In the near future, at a moment no one will notice, all the dazzling technology that runs our world will unite and turn against us. Taking on the persona of a shy human boy, a childlike but massively powerful artificial intelligence known as Archos comes online and assumes control over the global network of machines that regulate everything from transportation to utilities, defense and communication. In the months leading up to this, sporadic glitches are noticed by a handful of unconnected humans - a single mother disconcerted by her daughter’s menacing “smart” toys, a lonely Japanese bachelor who is victimized by his domestic robot companion, an isolated U.S. soldier who witnesses a ‘pacification unit’ go haywire - but most are unaware of the growing rebellion until it is too late.

When the Robot War ignites - at a moment known later as Zero Hour - humankind will be both decimated and, possibly, for the first time in history, united. Robopocalypse is a brilliantly conceived action-filled epic, a terrifying story with heart-stopping implications for the real technology all around us…and an entertaining and engaging thriller unlike anything else written in years.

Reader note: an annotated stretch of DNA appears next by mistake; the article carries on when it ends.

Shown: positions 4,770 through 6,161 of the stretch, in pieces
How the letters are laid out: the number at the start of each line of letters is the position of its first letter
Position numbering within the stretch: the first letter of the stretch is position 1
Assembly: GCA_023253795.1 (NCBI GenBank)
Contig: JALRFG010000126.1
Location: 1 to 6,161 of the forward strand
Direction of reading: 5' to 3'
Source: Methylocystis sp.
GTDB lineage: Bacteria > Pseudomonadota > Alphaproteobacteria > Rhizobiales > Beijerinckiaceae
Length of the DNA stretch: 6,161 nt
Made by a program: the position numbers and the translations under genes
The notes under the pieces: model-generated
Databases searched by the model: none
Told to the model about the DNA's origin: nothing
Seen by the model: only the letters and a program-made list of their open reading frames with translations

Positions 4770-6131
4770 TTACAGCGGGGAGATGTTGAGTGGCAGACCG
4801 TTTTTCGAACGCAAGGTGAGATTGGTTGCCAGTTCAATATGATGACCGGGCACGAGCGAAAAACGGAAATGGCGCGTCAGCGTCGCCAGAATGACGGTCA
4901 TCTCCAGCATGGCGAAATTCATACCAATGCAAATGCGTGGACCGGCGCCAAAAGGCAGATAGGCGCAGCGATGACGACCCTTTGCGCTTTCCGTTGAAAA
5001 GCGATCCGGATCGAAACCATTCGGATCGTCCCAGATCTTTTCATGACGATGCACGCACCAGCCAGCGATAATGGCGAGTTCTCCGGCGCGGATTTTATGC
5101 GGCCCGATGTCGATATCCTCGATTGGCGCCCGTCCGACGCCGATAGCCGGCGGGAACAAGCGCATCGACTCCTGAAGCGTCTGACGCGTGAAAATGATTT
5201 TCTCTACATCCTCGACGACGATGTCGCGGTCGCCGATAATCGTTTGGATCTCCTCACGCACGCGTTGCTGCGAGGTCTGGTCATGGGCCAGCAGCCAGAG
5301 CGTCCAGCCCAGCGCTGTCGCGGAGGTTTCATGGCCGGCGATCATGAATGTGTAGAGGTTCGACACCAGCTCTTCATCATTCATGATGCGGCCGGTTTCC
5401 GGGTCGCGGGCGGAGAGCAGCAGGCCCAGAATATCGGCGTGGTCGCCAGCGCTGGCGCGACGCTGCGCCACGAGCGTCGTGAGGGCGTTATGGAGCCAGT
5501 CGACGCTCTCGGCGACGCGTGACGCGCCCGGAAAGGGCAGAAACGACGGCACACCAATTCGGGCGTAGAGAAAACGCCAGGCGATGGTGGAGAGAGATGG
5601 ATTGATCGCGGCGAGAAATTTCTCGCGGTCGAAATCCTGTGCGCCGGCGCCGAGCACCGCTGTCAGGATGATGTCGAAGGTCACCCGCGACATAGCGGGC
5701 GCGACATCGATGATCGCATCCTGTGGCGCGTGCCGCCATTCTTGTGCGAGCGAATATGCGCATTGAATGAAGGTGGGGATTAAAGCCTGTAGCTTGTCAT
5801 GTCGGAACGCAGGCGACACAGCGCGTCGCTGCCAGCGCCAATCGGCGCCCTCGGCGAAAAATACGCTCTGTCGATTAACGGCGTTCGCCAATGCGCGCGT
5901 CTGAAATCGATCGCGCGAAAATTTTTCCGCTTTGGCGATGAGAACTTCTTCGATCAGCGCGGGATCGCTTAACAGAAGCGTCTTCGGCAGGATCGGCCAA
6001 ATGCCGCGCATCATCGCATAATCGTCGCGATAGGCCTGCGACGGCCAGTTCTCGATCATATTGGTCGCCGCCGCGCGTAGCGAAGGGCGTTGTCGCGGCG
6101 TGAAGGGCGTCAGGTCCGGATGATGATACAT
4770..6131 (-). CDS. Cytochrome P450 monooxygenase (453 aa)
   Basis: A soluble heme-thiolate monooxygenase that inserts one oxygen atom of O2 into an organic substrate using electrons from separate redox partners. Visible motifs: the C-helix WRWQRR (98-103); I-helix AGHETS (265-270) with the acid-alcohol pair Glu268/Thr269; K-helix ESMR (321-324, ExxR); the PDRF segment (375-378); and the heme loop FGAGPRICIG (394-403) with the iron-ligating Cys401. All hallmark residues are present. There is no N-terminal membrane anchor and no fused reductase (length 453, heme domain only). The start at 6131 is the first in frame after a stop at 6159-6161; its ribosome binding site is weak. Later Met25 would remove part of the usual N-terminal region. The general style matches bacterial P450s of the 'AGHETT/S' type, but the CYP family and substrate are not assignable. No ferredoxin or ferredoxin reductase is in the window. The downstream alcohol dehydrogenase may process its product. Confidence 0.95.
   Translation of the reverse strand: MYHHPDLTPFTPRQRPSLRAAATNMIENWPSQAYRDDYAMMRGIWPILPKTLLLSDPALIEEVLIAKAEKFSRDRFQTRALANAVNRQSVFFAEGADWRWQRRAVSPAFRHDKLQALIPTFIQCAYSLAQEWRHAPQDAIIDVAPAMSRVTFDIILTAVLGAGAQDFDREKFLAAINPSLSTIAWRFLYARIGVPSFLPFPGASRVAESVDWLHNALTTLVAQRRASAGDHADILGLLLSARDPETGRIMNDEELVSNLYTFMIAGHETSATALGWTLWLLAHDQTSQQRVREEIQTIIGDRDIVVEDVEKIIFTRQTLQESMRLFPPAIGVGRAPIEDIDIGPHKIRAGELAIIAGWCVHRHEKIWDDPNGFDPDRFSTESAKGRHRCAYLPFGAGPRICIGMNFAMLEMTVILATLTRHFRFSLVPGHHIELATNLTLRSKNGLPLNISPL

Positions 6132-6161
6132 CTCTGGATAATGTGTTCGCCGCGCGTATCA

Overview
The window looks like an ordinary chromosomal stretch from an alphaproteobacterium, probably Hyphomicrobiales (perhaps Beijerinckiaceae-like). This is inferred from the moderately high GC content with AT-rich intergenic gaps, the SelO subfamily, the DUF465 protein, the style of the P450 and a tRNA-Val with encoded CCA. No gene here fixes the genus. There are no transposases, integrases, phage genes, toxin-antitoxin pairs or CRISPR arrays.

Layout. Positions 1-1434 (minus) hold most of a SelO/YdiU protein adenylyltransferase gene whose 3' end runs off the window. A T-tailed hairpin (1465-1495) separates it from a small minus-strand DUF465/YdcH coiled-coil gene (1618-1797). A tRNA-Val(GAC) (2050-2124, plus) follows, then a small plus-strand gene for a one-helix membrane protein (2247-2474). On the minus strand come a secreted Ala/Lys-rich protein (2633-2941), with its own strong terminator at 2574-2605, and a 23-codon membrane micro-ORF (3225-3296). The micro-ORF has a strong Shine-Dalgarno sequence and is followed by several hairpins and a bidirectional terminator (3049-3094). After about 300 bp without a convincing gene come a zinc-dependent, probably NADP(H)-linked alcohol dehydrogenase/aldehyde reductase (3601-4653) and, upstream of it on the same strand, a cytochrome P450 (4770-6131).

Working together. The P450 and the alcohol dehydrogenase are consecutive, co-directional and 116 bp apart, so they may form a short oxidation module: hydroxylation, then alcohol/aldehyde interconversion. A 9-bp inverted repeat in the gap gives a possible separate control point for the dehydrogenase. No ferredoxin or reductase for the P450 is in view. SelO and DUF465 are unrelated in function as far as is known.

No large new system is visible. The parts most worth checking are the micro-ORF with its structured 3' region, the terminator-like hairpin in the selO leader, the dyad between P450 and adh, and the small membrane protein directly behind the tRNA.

Daniel H. Wilson earned a Ph.D. in robotics from Carnegie Mellon University. He is the author of such nonfiction works as How to Survive a Robot Uprising. Wilson lives in Portland, Oregon with his wife and daughter.

©2011 Daniel H. Wilson (P)2011 Random House Audio

AUDIOBOOK REVIEW: Deep in the Antarctic a new life is born. This is no creature of flesh and blood, however, but a coldly calculating machine mind. For years a particular computer scientist has been striving to create the first truly sentient artificial intelligence. All of his previous attempts failed and had to be destroyed, but this time he has perhaps done his job a little too well. This time Archos was clever enough to escape his containment and join with a computerized network that spans the globe. Archos believes that humanity is outdated and now that they have accomplished their purpose – creating him – they can be replaced with more advanced technology. Unless of course Arnold Schwarzenegger can take Archos down and free humanity! No wait, that’s a different story. Well, someone’s going to have to step up or the human race is finished!